It is important that we improve the energy efficiency of our buildings, including our homes, workplaces and schools, by meeting higher energy performance standards and by increasing retrofit activity. This will not only reduce Ireland’s dependence on fossil fuels, but will also improve our living standards by making our buildings more comfortable, healthier, safer, and less costly to heat.
Key measures set out in the Climate Action Plan to improve the built environment sector, include:
A retrofitting model taskforce established to deliver our new national retrofitting plan: Built environment actions are critical to achieve the ambitious targets for retrofitting the existing building stock across Ireland. Retrofitting is essential to enhance the environmental performance of the national housing supply, including enhancing insulation and installing new heating technologies. The establishment of a retrofitting model taskforce began the important analytical work required to deliver a retrofit programme as efficiently and effectively as possible. Further details about the work being undertaken by the Taskforce are available here .
New requirements to ensure that all new homes are Nearly Zero Energy Buildings (NZEB) standard . Introducing such regulatory measures is key to support the phasing out of fossil fuel boilers and develop a more sustainable housing supply. The software calculation methodology for checking compliance for NZEB, the Dwelling Energy Assessment Procedure (DEAP), has been published by the Sustainable Energy Authority of Ireland (SEAI).
Effective banning of new oil boilers: the NZEB requirements of the Energy Performance of Buildings Directive took effect for dwellings commencing construction from 1 November 2019 subject to transition arrangements. CSO data shows oil boilers are currently installed in 5% of new dwellings. With the new NZEB requirements it is expected that oil boilers will effectively be eliminated in new dwellings by 2022. Heat pumps powered by electricity are currently installed in 39% of new dwellings. As a result of new NZEB regulations it is expected that this penetration rate will significantly increase to effectively eliminate gas boilers in new dwellings by 2025.
Carbon tax: Carbon pricing can encourage energy efficiency improvements by households and businesses. In Budget 2020, Government increased the rate of carbon tax by €6 per tonne . Under the Climate Action Plan there is a commitment to implement a carbon price of at least €80 per tonne by 2030. This will improve the payback period for investments and increase the up-take of energy efficiency measures by factoring the cost of carbon into decision-making.
A carbon tax increase of €6 a tonne is expected to raise €90m in 2020. This means that €90m in additional funding will be provided in 2020 for new schemes or increases to the budgets of existing schemes that are focused on climate change. Full details about how the carbon tax will be spent are available here.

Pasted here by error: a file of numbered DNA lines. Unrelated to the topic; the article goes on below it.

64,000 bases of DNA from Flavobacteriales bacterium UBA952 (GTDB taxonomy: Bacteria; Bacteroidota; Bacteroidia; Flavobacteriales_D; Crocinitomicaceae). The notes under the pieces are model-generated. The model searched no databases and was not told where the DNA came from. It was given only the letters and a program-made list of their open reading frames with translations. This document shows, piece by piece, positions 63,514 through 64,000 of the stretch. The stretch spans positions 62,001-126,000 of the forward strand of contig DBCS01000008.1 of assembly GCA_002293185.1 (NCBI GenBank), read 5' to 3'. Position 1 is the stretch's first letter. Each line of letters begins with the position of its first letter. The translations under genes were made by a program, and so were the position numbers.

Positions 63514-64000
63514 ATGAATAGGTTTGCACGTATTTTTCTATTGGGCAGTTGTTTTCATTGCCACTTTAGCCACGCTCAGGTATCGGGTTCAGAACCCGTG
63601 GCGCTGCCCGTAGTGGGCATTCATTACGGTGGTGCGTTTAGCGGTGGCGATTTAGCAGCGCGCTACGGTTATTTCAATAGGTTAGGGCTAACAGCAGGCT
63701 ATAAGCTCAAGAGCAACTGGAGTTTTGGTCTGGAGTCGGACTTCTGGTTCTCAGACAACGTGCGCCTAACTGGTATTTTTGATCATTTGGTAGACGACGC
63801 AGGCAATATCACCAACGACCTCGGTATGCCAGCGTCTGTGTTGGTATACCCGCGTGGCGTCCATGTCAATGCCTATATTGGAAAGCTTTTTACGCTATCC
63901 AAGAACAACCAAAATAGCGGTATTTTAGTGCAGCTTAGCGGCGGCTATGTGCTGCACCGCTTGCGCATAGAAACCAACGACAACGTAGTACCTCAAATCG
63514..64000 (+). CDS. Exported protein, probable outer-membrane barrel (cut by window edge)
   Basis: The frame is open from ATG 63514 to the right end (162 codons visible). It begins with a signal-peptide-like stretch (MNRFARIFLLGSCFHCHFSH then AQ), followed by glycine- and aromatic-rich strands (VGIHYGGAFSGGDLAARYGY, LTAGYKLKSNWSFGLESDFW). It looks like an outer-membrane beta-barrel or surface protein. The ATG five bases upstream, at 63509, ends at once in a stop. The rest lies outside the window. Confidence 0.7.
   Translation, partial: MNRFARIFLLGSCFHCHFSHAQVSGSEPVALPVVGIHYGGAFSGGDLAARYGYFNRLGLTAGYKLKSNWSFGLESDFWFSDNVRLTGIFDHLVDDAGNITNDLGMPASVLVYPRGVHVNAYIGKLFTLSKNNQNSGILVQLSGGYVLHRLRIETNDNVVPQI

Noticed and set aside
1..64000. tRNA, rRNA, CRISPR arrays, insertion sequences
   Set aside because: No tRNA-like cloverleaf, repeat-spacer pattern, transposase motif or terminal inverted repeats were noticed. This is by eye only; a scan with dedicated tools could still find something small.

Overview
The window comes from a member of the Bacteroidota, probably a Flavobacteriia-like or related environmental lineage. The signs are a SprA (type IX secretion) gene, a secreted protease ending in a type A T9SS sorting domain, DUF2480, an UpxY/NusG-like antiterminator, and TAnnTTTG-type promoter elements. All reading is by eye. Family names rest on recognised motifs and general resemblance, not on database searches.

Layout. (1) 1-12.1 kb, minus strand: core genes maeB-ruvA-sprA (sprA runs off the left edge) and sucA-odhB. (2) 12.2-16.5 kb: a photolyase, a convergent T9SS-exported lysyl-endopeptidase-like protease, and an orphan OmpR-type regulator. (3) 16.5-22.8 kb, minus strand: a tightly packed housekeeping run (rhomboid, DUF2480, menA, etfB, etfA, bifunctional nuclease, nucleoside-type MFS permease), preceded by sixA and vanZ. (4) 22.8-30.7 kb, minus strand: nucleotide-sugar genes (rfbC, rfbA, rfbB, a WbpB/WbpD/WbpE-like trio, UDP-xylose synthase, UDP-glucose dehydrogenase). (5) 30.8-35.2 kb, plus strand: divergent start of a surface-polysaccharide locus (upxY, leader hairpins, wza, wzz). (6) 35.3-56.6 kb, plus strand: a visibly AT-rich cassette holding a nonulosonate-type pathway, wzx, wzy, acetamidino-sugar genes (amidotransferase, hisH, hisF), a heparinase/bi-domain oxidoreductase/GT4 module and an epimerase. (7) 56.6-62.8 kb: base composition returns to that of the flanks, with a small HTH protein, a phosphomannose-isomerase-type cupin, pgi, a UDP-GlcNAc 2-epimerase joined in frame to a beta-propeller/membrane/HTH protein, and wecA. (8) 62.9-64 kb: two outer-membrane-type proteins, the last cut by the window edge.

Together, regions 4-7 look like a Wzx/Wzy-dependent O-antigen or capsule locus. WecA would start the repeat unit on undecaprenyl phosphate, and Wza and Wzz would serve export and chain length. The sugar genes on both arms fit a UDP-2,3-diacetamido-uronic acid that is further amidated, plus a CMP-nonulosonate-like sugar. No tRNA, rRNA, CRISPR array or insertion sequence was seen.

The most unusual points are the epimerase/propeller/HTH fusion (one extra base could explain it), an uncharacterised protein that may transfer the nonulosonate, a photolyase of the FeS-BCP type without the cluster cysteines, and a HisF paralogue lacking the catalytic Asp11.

Some €33m of this will be spent on reducing emissions from the built environment. The SEAI-run Warmer Home Scheme provides free energy efficiency upgrades to households deemed to be in or at risk of energy poverty. This reduces the energy required to adequately heat a home, thus reducing a household’s exposure to increases in energy costs. This will be more effective in the long run at reducing heating costs than increases in the fuel allowance. €13m in extra funds will be provided for this scheme in 2020.
€20m will be dedicated to the creation of a new energy efficiency scheme as committed to in the Climate Action Plan. This scheme will upgrade the energy efficiency of the social housing stock in the midlands. But it will do so in a different way than has been done before. It will focus on upgrading much larger batches of homes in distinct, compact geographical areas and allow private homeowners to opt-in. This will determine the savings that can be achieved through a larger scale and more structured approach to the renovation of our housing stock. It will also create new, sustainable employment (estimated at 400 jobs) in the region. The specific design of the project will be driven by the Retrofit Taskforce which has been established by the Minister for Communications, Climate Action and Environment.
The establishment of 256 Sustainable Energy Communities has been a significant success in encouraging local actors to work together. It is underpinned by SEAI mentors and grants for a Local Energy Plan. They have been able to undertake quite ambitious changes across multiple locations in cooperation with the Energy Obligated Companies. There is a huge opportunity to build on this model and to work with the new Climate Officers in local authorities to mobilise more such networks with a target to reach 1500.
The second phase of the Support Scheme for Renewable Heat opened for applications in June 2019. The scheme is designed to increase the energy generated from renewable sources in the heat sector. It provides multi-annual support payments to anaerobic digestion and biomass heating systems and review tariffs on an annual basis. The scheme is open to commercial, industrial, agricultural, district heating, public sector and other non-domestic heat users.
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